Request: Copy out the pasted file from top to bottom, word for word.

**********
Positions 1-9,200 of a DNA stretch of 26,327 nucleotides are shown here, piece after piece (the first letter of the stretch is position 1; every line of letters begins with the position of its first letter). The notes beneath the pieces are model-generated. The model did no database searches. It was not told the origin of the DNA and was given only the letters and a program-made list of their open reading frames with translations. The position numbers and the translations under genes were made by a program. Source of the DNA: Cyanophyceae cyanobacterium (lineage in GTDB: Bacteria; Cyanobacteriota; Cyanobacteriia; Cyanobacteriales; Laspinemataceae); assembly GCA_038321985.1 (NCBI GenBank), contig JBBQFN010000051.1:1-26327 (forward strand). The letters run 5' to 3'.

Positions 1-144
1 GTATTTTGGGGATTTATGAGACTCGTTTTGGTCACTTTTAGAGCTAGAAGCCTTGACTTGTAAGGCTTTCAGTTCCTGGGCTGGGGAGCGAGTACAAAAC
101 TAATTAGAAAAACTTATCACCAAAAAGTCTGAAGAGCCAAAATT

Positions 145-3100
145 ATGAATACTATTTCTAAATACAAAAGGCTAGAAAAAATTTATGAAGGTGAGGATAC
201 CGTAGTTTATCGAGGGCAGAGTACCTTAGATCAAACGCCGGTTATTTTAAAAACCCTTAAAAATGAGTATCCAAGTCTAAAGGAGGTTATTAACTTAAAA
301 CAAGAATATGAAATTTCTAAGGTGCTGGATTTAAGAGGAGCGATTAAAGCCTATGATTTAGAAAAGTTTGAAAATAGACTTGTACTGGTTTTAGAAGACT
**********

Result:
Positions 1-9,200 of a DNA stretch of 26,327 nucleotides are shown here, piece after piece (the first letter of the stretch is position 1; every line of letters begins with the position of its first letter). The notes beneath the pieces are model-generated. The model did no database searches. It was not told the origin of the DNA and was given only the letters and a program-made list of their open reading frames with translations. The position numbers and the translations under genes were made by a program. Source of the DNA: Cyanophyceae cyanobacterium (lineage in GTDB: Bacteria; Cyanobacteriota; Cyanobacteriia; Cyanobacteriales; Laspinemataceae); assembly GCA_038321985.1 (NCBI GenBank), contig JBBQFN010000051.1:1-26327 (forward strand). The letters run 5' to 3'.

Positions 1-144
1 GTATTTTGGGGATTTATGAGACTCGTTTTGGTCACTTTTAGAGCTAGAAGCCTTGACTTGTAAGGCTTTCAGTTCCTGGGCTGGGGAGCGAGTACAAAAC
101 TAATTAGAAAAACTTATCACCAAAAAGTCTGAAGAGCCAAAATT

Positions 145-3100
145 ATGAATACTATTTCTAAATACAAAAGGCTAGAAAAAATTTATGAAGGTGAGGATAC
201 CGTAGTTTATCGAGGGCAGAGTACCTTAGATCAAACGCCGGTTATTTTAAAAACCCTTAAAAATGAGTATCCAAGTCTAAAGGAGGTTATTAACTTAAAA
301 CAAGAATATGAAATTTCTAAGGTGCTGGATTTAAGAGGAGCGATTAAAGCCTATGATTTAGAAAAGTTTGAAAATAGACTTGTACTGGTTTTAGAAGACT